The House Committee on Foreign Affairs held a hearing Wednesday, July 29th, on Islamic State’s targeted violence against women and girls. The hearing featured Institute for Strategic Dialogue CEO Sasha Havlicek; Virginia Tech Assistant Professor Ariel Ahram; Director and producer of Escaping ISIS, Edward Watts; and Kathleen Kuehnast for The United States Institute of Peace.
Ms. Havlicek’s opening statement focused on the increasing numbers of women voluntarily choosing to leave their homes and families to travel and join Islamic State forces. While these women are not necessarily “foreign fighters”, given that they are prohibited to enter the battlefield, they are indeed “proving to be agents of the groups as much as the men”. These women, many traveling from western countries, are “terrific online and great for propaganda”-they speak to individuals who are unable to act overseas on the battlefield about acting where they are at home.
Havlicek later elaborated on the women making the decision to leave home “on their own volition” and join IS. Many come from western countries and have converted to Islam. The women joining IS are increasingly younger, which is more appealing to IS fighters who desire “untarnished and pure women” to become their wives.
Dr. Kuehnast discussed the role on young children in the Islamic State’s ideology. Dr. Kuehnast indicated that both young boys and girls are utilized by IS, stating that, “Boys as young as 6 are recruited as cubs in the lions’ den of the caliphate” and young women are “kidnapped, enslaved, and sold as child brides”. Because sexual violence is such a key component and tactic of the Islamic State, forced marriages and rape are not uncommon. Those born as a result of these incidents are then brought up to augment Islamic State forces.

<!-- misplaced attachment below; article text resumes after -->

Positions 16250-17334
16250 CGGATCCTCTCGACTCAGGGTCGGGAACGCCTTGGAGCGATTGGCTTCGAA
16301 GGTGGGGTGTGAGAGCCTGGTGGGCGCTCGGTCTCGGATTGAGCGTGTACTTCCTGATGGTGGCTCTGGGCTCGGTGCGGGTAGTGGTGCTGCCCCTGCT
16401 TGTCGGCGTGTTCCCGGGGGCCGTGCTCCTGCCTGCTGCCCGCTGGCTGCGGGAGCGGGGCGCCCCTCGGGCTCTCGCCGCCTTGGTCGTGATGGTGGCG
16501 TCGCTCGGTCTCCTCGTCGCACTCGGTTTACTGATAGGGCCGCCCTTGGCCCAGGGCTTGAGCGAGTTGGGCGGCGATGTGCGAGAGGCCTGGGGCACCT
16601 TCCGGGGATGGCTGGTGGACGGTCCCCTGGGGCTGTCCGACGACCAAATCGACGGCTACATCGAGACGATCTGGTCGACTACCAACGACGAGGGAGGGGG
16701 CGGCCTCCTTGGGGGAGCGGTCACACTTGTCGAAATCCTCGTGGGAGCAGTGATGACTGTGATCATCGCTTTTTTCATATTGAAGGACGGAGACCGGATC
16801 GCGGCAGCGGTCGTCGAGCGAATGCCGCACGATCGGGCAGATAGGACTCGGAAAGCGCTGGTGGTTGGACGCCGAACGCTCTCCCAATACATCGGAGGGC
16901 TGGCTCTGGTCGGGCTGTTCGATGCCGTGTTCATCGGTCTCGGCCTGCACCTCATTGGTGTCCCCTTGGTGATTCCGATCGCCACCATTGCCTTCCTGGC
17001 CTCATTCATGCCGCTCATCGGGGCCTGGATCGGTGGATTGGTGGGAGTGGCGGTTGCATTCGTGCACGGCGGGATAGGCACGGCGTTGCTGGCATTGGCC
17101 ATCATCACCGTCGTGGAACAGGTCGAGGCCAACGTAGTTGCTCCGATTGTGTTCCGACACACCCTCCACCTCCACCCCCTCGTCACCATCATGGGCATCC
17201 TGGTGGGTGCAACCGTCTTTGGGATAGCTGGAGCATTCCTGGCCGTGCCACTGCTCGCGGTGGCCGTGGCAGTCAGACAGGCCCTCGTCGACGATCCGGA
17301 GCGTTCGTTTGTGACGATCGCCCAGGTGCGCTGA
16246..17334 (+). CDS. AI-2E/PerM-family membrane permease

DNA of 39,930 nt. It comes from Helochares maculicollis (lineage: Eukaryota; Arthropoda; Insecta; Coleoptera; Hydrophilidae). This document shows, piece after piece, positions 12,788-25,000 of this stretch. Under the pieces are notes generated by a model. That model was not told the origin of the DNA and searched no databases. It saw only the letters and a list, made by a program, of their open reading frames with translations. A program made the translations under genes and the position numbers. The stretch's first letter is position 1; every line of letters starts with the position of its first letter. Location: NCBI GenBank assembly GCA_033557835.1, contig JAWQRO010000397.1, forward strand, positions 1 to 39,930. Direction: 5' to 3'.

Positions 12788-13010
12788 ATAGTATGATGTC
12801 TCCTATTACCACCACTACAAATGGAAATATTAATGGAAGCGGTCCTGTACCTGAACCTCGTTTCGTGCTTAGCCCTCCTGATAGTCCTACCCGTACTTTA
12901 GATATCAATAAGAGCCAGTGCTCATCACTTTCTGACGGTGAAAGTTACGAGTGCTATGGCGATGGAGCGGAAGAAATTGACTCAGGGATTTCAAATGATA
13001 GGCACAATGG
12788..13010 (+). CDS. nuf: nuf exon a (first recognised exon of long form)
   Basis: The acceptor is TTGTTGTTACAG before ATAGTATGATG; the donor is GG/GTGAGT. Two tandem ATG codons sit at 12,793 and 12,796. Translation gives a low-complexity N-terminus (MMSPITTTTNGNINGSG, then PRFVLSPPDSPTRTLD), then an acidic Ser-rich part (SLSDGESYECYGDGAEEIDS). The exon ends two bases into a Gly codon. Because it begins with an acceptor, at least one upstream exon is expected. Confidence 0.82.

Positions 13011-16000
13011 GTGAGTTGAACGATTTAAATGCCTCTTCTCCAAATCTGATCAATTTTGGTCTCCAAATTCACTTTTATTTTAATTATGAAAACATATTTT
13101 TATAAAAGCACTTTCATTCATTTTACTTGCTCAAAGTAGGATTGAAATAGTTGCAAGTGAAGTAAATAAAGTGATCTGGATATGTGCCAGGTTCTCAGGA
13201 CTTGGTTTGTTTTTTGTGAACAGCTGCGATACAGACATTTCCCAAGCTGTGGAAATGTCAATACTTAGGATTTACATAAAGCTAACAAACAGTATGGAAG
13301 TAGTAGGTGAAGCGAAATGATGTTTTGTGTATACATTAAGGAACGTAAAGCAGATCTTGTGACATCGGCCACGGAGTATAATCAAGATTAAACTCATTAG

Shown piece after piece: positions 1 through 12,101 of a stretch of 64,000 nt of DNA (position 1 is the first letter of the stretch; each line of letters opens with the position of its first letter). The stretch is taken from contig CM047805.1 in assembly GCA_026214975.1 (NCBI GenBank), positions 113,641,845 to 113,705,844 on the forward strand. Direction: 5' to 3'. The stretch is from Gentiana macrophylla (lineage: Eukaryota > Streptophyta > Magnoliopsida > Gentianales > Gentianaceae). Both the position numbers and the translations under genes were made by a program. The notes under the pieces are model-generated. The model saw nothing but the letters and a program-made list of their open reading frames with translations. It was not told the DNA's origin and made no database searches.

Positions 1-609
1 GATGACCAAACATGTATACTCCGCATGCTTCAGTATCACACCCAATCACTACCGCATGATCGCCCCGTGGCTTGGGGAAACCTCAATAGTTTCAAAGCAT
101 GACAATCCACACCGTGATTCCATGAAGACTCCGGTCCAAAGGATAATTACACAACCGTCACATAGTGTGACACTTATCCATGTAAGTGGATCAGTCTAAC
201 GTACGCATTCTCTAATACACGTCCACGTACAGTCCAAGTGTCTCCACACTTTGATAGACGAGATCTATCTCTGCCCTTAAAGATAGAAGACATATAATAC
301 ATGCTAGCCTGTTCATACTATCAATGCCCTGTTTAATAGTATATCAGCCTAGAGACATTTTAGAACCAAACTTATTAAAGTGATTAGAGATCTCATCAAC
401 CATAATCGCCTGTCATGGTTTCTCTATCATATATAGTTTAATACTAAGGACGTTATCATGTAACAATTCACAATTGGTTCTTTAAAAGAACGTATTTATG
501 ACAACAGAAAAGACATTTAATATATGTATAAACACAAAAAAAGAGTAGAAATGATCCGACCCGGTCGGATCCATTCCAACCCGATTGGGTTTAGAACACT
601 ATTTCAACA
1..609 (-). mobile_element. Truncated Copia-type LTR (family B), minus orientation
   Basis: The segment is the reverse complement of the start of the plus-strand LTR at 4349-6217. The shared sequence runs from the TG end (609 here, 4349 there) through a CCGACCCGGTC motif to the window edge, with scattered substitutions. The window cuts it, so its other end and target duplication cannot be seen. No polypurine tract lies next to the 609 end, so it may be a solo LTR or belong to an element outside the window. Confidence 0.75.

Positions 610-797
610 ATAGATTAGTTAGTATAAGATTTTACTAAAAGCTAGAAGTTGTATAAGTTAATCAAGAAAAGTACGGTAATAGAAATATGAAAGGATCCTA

Dr. Kuehnast also broached the issue of refugee camps that are available, particularly for the victims of Islamic State crimes. She and Mr. Watt’s discussed the severe physical and emotional trauma that these individuals endure that often alters them for the rest of their lives, and consequently why it is imperative to support the refugee camps. Mr. Watts, who in his film Escaping ISIS portrays “first hand accounts of women who escaped the brutal reign of ISIS”, spoke to the immense strength and perseverance of these young women and girls to survive and have a chance at a normal life again. However, for many female victims of the Islamic State, this may never be possible.
As Dr. Ahram highlighted in his opening statement, the sexual violence that the Islamic State employs is not only “emphasized in the war it’s conducting, but also in the kind of state it is building”. The goal of IS is to establish a global caliphate in accordance with what it calls the “prophetic methodology”. Not only would sexual violence be used to establish said caliphate, but it serves as a key component of enforcing its ideology and everyday practice.
Women and young girls, both Muslim and non-Muslim, face severe danger and violence while living under the rule of the Islamic State. As Watts said in his opening statement, “Renewed action is not only necessary, but urgent”.
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